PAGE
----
Project description:Nitrite reductase catalyzes the reduction of nitrite to nitric oxide, the first step in denitrification to produce a gaseous product. We have cloned the gene nirK, which encodes the copper-type nitrite reductase from a denitrifying variant of Rhodobacter sphaeroides, strain 2.4.3. The deduced open reading frame has significant identity with other copper-type nitrite reductases. Analysis of the promoter region shows that transcription initiates 31 bases upstream of the translation start codon. The transcription initiation site is 43.5 bases downstream of a putative binding site for a transcriptional activator. Maximal expression of a nirK-lacZ construct in 2.4.3 requires both a low level of oxygen and the presence of a nitrogen oxide. nirK-lacZ expression was severely impaired in a nitrite reductase-deficient strain of 2.4.3. This suggests that nirK expression is dependent on nitrite reduction. The inability of microaerobically grown nitrite reductase-deficient cells to induce nirK-lacZ expression above basal levels in medium unamended with nitrate demonstrates that changes in oxygen concentrations are not sufficient to modulate nirK expression.
Project description:Nitrate and nitrite transport across biological membranes is often facilitated by protein transporters that are members of the major facilitator superfamily. Paracoccus denitrificans contains an unusual arrangement whereby two of these transporters, NarK1 and NarK2, are fused into a single protein, NarK, which delivers nitrate to the respiratory nitrate reductase and transfers the product, nitrite, to the periplasm. Our complementation studies, using a mutant lacking the nitrate/proton symporter NasA from the assimilatory nitrate reductase pathway, support that NarK1 functions as a nitrate/proton symporter while NarK2 is a nitrate/nitrite antiporter. Through the same experimental system, we find that Escherichia coli NarK and NarU can complement deletions in both narK and nasA in P. denitrificans, suggesting that, while these proteins are most likely nitrate/nitrite antiporters, they can also act in the net uptake of nitrate. Finally, we argue that primary sequence analysis and structural modelling do not readily explain why NasA, NarK1 and NarK2, as well as other transporters from this protein family, have such different functions, ranging from net nitrate uptake to nitrate/nitrite exchange.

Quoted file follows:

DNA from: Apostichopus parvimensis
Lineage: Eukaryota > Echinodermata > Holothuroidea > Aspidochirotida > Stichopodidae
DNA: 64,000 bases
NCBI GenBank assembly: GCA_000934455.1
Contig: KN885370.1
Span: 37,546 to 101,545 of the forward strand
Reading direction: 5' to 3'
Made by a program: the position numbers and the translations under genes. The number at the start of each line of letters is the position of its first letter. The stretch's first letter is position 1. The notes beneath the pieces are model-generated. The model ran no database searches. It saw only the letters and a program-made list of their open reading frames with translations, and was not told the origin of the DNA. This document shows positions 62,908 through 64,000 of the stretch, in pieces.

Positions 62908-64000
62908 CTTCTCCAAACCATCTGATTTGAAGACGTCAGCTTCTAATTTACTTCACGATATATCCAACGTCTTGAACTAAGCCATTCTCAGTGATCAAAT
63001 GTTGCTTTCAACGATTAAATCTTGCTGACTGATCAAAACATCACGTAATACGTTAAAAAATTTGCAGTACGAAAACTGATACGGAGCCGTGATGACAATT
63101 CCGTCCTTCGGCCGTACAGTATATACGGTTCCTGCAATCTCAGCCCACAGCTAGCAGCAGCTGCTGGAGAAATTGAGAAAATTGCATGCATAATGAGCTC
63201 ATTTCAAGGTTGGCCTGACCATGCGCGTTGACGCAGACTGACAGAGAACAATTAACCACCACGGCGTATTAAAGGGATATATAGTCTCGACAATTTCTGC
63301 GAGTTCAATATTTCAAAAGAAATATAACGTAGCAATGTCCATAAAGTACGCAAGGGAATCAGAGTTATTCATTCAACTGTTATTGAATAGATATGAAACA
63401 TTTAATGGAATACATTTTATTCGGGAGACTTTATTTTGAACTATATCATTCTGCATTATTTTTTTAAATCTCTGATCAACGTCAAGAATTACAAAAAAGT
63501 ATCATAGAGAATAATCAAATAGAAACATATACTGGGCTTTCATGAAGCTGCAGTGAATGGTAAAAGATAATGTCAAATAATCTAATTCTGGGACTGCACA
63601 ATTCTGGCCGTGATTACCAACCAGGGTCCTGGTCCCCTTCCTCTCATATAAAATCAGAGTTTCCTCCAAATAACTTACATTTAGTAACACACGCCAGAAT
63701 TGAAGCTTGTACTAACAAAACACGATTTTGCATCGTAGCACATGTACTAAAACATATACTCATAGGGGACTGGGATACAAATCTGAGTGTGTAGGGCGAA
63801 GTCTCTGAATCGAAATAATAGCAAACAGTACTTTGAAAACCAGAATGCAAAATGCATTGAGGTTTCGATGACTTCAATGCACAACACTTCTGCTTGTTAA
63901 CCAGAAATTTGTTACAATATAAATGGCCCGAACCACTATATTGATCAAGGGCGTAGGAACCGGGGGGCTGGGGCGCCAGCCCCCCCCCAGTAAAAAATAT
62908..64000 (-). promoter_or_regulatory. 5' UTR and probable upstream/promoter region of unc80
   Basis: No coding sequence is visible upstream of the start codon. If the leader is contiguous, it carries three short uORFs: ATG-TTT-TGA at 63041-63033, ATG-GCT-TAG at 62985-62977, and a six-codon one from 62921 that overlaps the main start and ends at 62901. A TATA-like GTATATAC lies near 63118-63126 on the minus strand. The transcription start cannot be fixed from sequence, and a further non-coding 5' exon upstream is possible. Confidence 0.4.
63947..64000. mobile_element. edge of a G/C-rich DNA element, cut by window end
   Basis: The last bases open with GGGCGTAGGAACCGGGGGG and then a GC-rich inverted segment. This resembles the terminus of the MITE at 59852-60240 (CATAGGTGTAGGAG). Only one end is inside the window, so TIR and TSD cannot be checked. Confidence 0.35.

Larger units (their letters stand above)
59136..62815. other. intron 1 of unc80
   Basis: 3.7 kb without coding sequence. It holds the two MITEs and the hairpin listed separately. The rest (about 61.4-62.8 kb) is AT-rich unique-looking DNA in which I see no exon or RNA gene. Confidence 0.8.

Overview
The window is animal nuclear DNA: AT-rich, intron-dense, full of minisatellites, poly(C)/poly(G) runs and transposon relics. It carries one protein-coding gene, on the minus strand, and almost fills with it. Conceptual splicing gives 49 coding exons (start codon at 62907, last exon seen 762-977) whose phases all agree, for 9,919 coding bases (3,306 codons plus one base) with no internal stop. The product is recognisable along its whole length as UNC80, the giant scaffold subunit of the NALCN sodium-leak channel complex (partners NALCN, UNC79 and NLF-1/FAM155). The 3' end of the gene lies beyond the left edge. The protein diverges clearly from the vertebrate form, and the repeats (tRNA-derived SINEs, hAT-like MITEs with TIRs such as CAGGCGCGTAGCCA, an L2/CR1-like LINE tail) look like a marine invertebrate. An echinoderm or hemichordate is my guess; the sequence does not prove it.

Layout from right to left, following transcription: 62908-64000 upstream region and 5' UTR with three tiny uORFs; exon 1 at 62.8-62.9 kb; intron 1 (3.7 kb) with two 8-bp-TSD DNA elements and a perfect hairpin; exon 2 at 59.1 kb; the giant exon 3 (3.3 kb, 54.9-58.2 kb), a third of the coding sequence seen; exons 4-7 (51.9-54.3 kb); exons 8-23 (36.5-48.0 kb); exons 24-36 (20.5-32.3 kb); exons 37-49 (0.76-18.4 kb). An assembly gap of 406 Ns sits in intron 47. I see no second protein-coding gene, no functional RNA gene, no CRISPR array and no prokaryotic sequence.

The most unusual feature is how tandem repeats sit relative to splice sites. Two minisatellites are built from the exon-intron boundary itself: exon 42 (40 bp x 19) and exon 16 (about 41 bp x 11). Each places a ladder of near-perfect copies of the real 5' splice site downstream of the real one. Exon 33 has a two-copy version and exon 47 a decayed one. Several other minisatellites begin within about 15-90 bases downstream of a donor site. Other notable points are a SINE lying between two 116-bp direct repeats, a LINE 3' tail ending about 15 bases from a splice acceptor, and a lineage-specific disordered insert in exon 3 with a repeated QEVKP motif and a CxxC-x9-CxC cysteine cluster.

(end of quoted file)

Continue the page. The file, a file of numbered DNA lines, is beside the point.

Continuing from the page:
Project description:Thiobacillus denitrificans is one of the few known obligate chemolithoautotrophic bacteria capable of energetically coupling thiosulfate oxidation to denitrification as well as aerobic respiration. As very little is known about the differential expression of genes associated with key chemolithoautotrophic functions (such as sulfur compound oxidation and CO2 fixation) under aerobic versus denitrifying conditions, we conducted whole-genome, cDNA microarray studies to explore this topic systematically. The microarrays identified 277 genes (approximately 10% of the genome) as differentially expressed using RMA (robust multiarray average) statistical analysis and a twofold cutoff. Genes upregulated (ca. 6- to 150-fold) under aerobic conditions included a cluster of genes associated with iron acquisition (e.g., siderophore-related genes), a cluster of cytochrome cbb3 oxidase genes, cbbL and cbbS (encoding the large and small subunits of form I ribulose 1,5-bisphosphate carboxylase/oxygenase, or RubisCO), and multiple molecular chaperone genes. Genes upregulated (ca. 4- to 95-fold) under denitrifying conditions included nar, nir, and nor genes (associated, respectively, with nitrate reductase, nitrite reductase, and nitric oxide reductase, which catalyze successive steps of denitrification), cbbM (encoding form II RubisCO), and genes involved with sulfur compound oxidation (including two physically separated but highly similar copies of sulfide:quinone oxidoreductase and of dsrC, associated with dissimilatory sulfite reductase). Among genes associated with denitrification, relative expression levels (i.e., degree of upregulation with nitrate) tended to decrease in the order nar > nir > nor > nos. Reverse transcription-quantitative PCR analysis was used to validate these trends.
Project description:Denitrification is a microbial pathway that constitutes an important part of the nitrogen cycle on earth. Denitrifying organisms use nitrate as a terminal electron acceptor and reduce it stepwise to nitrogen gas, a process that produces the toxic nitric oxide (NO) molecule as an intermediate. In this work, we have investigated the possible functional interaction between the enzyme that produces NO; the cd1 nitrite reductase (cd1NiR) and the enzyme that reduces NO; the c-type nitric oxide reductase (cNOR), from the model soil bacterium P. denitrificans. Such an interaction was observed previously between purified components from P. aeruginosa and could help channeling the NO (directly from the site of formation to the side of reduction), in order to protect the cell from this toxic intermediate. We find that electron donation to cNOR is inhibited in the presence of cd1NiR, presumably because cd1NiR binds cNOR at the same location as the electron donor. We further find that the presence of cNOR influences the dimerization of cd1NiR. Overall, although we find no evidence for a high-affinity, constant interaction between the two enzymes, our data supports transient interactions between cd1NiR and cNOR that influence enzymatic properties of cNOR and oligomerization properties of cd1NiR. We speculate that this could be of particular importance in vivo during metabolic switches between aerobic and denitrifying conditions.